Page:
Is Children's Personal Data Safe with Schools?
Parents have the right to ask schools why they are collecting particular data because only when parents get involved in protecting their children’s information, the data becomes safer.
FREMONT, CA: Significant data breaches by known internet giants like Facebook and Yahoo have come into light in the past couple of years, which has left users with a question of how safe is their personal information. The answer to this question is not pleasing, but consumers can always go out of their way to change the passwords, protect records, and adjust their computer settings.
Information like passwords and medical records have maximum sale value on the dark web, where their price reaches thousands of dollars. Many hackers today are ready to sell information for even one dollar per person, and upon doing so, they can make a considerable profit. Consequently, the real question should aim at how safe is children’s data because schools collect an extensive amount of data on students and their families.
Below are some ways that schools collect data from students:
Data collection of students begins immediately upon enrollment of the children in the school. Information like state-issued ID number, race, date of birth, ethnicity, history of immunizations, and socio-economic status to know if the child is qualified for free or reduced-price lunch is collected. The school also has the contact information, address, and a copy of one of the utility bills. It becomes vital for organizations to protect all the data from people like thieves and hackers who should not see it.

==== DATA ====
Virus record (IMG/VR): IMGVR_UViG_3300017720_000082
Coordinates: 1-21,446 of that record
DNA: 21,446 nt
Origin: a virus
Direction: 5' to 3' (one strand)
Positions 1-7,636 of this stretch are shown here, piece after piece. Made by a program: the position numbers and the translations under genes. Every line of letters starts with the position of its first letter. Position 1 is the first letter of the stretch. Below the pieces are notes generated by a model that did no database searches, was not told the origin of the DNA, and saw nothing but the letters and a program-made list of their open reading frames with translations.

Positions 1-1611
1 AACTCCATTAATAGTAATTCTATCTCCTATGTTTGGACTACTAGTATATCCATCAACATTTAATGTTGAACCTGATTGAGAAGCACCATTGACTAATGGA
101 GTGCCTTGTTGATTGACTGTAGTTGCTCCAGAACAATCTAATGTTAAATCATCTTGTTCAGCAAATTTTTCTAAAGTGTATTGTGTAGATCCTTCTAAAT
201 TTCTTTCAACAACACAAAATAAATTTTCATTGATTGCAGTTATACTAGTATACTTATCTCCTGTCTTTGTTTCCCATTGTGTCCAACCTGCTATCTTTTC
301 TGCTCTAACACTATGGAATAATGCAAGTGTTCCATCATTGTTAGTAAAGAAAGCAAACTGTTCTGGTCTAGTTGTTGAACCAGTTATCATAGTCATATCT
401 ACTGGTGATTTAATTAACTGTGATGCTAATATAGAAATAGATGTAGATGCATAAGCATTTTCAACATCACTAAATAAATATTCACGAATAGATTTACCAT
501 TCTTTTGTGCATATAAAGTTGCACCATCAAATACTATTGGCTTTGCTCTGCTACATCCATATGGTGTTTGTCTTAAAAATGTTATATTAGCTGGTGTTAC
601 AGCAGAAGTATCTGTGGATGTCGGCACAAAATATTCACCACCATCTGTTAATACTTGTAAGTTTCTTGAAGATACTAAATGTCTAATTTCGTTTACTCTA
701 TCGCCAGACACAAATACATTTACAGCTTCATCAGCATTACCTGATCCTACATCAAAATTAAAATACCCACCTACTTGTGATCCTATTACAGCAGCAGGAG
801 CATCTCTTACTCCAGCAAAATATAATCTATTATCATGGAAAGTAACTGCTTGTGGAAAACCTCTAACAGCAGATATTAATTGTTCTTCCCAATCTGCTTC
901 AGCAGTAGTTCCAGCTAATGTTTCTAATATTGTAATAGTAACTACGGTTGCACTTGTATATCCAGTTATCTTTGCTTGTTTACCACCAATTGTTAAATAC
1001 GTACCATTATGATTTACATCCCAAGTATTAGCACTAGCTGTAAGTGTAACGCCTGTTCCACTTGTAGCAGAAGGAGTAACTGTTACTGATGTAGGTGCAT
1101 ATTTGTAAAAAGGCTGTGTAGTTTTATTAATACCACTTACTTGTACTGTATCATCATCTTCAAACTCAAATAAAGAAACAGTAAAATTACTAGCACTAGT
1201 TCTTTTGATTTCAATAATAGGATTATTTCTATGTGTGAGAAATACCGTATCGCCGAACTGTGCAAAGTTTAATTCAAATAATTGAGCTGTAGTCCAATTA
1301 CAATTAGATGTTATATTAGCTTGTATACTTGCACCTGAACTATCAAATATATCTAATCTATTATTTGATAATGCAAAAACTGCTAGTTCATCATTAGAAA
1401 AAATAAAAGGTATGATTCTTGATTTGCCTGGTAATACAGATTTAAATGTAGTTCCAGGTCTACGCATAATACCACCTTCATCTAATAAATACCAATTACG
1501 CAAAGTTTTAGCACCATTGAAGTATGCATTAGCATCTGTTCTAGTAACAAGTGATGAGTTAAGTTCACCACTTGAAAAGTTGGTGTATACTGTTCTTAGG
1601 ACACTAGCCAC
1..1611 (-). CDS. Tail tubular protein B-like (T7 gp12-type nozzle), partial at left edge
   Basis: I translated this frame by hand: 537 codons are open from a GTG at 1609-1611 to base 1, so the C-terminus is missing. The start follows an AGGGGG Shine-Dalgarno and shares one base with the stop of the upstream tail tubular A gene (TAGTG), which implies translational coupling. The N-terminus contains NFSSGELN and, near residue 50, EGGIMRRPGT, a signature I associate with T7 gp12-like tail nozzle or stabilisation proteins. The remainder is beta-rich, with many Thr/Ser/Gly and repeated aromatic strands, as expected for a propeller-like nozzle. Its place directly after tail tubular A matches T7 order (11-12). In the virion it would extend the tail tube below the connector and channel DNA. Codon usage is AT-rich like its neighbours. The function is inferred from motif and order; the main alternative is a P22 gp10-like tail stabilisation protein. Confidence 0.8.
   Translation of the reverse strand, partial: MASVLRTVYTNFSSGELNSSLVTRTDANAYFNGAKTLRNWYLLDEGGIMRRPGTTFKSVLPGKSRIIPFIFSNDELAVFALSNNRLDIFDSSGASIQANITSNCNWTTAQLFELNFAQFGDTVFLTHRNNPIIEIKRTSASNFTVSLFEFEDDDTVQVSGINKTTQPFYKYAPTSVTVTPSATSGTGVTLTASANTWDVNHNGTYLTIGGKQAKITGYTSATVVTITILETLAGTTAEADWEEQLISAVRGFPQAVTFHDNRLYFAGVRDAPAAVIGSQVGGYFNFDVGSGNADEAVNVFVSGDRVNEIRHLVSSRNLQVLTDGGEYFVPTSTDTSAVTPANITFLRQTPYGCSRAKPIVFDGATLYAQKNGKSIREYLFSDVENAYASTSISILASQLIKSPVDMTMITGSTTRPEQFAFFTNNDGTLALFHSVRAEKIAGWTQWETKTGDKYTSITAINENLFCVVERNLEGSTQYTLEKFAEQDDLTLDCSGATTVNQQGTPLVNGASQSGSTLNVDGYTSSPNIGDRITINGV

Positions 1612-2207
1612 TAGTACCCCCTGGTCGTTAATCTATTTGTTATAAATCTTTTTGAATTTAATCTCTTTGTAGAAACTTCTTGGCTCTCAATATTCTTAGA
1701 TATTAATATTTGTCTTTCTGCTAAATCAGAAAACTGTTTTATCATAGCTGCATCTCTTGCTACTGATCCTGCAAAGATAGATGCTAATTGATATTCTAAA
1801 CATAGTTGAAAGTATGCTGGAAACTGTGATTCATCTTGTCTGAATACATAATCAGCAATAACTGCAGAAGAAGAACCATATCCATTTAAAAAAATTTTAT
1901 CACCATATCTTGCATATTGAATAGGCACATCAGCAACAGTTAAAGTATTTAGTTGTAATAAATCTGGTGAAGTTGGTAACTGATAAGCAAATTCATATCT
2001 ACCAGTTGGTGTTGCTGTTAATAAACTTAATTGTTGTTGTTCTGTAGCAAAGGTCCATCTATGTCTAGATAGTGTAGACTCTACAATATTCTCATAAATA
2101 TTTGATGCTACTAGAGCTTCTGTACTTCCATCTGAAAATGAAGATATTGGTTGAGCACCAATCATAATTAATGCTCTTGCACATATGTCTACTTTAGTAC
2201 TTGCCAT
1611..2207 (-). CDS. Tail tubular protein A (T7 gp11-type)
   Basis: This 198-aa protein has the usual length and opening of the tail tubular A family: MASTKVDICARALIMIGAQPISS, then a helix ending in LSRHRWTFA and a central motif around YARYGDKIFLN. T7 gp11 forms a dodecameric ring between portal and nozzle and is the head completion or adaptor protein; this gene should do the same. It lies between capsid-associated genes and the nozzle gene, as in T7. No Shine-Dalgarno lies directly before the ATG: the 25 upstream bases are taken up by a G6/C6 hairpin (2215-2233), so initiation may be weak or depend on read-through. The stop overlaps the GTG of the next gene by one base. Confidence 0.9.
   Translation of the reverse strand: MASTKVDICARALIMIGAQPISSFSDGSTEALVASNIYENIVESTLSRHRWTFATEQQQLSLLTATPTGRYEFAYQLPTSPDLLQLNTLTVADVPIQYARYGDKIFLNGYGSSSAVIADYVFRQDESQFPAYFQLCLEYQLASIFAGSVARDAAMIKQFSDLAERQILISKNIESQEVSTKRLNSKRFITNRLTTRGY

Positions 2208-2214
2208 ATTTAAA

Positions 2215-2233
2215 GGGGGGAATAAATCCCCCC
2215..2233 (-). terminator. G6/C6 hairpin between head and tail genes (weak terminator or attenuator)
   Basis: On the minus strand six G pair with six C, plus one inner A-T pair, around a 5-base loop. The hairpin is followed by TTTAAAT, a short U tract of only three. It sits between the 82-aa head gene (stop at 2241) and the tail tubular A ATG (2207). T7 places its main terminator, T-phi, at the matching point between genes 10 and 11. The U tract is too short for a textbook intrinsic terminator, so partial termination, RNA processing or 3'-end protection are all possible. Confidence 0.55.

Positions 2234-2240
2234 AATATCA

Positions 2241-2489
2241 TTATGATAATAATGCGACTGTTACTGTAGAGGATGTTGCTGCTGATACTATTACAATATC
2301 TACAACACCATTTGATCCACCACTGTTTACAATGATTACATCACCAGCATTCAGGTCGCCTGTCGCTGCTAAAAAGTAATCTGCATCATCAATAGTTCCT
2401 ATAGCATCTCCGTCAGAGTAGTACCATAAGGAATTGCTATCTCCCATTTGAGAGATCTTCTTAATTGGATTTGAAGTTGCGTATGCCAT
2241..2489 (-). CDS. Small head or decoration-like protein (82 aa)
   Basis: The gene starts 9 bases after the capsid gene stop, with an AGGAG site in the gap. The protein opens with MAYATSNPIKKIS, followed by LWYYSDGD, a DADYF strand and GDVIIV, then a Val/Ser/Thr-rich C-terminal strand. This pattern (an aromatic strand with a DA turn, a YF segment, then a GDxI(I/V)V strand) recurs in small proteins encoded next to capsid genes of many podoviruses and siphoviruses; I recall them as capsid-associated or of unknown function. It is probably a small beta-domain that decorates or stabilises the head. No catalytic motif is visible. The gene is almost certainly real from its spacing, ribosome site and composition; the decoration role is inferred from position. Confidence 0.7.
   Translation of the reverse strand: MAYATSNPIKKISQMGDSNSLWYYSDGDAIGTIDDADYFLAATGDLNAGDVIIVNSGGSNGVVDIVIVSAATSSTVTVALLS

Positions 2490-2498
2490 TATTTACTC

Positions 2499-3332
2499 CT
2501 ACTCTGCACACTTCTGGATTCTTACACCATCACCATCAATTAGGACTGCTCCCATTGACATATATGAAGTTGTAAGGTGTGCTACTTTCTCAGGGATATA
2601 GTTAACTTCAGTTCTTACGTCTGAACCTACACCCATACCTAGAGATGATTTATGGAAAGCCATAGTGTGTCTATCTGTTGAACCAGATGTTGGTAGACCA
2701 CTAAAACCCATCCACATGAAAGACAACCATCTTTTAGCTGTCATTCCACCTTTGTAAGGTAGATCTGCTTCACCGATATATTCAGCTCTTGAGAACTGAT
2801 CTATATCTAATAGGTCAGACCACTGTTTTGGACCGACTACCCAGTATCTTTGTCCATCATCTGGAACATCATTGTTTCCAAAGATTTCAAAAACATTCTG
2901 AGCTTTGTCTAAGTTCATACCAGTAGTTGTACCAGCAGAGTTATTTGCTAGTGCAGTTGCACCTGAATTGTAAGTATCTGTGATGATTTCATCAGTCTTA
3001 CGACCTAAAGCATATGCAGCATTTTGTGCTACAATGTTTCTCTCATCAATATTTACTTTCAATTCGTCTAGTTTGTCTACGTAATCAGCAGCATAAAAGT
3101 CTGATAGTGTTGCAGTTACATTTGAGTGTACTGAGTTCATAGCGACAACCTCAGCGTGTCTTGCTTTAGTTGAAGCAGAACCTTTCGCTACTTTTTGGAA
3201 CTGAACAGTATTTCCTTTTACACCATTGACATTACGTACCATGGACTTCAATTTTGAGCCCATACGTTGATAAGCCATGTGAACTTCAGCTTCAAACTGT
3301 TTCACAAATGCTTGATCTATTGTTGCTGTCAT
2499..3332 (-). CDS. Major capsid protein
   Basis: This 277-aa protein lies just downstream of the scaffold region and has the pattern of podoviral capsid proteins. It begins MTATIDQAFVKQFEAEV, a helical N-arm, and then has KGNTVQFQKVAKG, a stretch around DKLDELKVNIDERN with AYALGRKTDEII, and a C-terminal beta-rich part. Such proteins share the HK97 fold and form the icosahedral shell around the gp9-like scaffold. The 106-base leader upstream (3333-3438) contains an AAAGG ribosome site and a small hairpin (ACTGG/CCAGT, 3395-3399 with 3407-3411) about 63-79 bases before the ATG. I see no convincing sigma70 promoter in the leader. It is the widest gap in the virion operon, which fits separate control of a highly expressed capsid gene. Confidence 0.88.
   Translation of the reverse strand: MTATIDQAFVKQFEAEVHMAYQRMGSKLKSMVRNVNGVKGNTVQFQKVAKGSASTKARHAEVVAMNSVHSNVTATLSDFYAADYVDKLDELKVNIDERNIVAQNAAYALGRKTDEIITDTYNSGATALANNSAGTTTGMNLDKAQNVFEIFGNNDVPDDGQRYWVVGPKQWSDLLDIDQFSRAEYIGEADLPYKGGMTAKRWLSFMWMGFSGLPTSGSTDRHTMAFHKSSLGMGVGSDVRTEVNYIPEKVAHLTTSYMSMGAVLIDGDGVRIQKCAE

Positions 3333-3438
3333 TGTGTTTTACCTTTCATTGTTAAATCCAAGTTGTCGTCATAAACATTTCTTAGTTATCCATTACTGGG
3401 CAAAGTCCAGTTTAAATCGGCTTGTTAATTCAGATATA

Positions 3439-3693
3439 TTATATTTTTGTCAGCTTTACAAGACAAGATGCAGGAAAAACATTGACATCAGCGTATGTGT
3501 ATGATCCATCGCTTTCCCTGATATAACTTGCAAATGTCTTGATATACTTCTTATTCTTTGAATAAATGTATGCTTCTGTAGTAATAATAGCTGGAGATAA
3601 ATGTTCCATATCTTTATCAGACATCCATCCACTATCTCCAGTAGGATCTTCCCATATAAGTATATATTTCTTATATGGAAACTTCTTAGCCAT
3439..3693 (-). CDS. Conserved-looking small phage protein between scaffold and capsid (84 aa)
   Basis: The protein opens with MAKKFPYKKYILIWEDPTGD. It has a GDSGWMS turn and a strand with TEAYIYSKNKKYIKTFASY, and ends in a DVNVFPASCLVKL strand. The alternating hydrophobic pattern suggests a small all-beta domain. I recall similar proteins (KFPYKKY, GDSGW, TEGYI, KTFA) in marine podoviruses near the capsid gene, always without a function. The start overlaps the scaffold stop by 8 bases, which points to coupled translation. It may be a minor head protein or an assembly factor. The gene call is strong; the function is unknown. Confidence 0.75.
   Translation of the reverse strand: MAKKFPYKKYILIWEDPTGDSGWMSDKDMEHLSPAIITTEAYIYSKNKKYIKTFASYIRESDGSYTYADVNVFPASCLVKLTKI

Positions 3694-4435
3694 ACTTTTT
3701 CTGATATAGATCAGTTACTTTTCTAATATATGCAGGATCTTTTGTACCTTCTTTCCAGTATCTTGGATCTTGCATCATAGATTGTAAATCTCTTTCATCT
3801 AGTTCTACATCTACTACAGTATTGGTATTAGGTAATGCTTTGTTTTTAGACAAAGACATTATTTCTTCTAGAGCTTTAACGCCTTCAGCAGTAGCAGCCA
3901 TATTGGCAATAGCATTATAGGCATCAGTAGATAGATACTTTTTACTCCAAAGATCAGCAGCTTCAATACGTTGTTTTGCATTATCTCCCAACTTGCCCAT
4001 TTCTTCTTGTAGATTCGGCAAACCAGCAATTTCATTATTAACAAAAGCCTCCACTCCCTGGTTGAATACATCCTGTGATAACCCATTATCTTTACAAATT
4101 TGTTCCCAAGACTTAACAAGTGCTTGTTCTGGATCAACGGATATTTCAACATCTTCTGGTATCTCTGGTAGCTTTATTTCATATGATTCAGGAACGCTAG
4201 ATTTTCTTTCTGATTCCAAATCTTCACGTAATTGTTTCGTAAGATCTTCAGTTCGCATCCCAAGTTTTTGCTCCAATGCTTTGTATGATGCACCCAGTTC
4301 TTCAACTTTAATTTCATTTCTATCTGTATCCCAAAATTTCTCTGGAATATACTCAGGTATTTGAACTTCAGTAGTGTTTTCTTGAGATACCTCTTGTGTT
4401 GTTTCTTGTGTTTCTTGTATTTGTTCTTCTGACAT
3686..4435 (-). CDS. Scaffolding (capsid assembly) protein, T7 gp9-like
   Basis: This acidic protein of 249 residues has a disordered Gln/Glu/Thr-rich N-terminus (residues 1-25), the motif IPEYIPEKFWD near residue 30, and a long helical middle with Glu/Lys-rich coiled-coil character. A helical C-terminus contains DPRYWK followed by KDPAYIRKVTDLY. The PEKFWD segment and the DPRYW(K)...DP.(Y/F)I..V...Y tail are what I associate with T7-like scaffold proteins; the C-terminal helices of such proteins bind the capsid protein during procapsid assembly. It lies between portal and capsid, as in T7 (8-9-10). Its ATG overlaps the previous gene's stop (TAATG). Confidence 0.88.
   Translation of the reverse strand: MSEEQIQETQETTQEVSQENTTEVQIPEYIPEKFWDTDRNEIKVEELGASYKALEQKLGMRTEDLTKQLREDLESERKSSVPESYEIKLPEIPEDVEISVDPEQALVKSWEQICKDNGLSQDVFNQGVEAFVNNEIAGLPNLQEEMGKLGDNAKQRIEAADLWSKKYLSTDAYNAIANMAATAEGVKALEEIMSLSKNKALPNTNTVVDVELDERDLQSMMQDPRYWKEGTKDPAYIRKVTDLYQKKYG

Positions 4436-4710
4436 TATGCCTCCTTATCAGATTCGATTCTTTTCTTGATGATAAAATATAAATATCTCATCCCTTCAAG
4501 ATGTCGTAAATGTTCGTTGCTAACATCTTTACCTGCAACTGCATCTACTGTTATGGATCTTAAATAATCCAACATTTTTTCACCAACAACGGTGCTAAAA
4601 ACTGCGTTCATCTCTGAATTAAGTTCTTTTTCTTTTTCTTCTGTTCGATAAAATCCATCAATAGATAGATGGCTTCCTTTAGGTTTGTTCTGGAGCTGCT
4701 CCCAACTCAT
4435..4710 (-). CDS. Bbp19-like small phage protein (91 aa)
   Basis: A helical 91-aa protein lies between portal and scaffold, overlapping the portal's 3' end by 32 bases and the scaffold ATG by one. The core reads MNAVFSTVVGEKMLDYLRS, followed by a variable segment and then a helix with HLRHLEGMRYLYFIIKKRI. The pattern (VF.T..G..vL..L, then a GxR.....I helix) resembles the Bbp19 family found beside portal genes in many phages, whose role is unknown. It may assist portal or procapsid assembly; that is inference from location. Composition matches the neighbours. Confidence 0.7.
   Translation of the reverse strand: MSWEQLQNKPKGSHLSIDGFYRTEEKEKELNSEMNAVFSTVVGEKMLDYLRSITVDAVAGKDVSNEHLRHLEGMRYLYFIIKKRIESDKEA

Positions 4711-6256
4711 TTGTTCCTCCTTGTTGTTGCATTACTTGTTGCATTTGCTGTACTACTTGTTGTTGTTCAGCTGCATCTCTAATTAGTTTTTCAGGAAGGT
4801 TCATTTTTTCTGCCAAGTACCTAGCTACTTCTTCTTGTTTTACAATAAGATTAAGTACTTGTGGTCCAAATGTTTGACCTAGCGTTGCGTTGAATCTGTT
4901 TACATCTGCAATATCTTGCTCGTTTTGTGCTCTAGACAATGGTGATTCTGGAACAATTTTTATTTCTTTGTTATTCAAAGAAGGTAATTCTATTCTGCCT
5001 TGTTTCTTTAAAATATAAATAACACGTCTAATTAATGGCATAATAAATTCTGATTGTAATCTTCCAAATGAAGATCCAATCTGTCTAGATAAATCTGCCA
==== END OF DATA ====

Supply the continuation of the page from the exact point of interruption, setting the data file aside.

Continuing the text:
Activity and Assessment Information
The school faculty also collects and reports behavior infraction, pupil’s involvement in clubs, and their performance on subject assessments along with the grades they earn. Additionally, the school nurse will monitor health conditions using a visual assessment, and the information is reported to several agencies. Laws like FERPA and HIPAA are made to preserve the data on the health, achievement, and demographics of the students.
Informal Data Collection
Not all schools and educators are careful about the student data collected. Many times, children are asked to take a health survey, which may have a series of personal questions, so it should be made compulsory for schools to seek permission from parents before holding such drives. Parents also have the right to ask schools about what happens to the data afterward.
The data collected informally poses not only a threat to the child’s safety but also impacts their privacy. Besides, questions related to blood type and other details also lead to invasion of privacy. The assumption is that it must be connected to coursework, but that is not always the case, and so educators are required to keep the personal data of students confidential.
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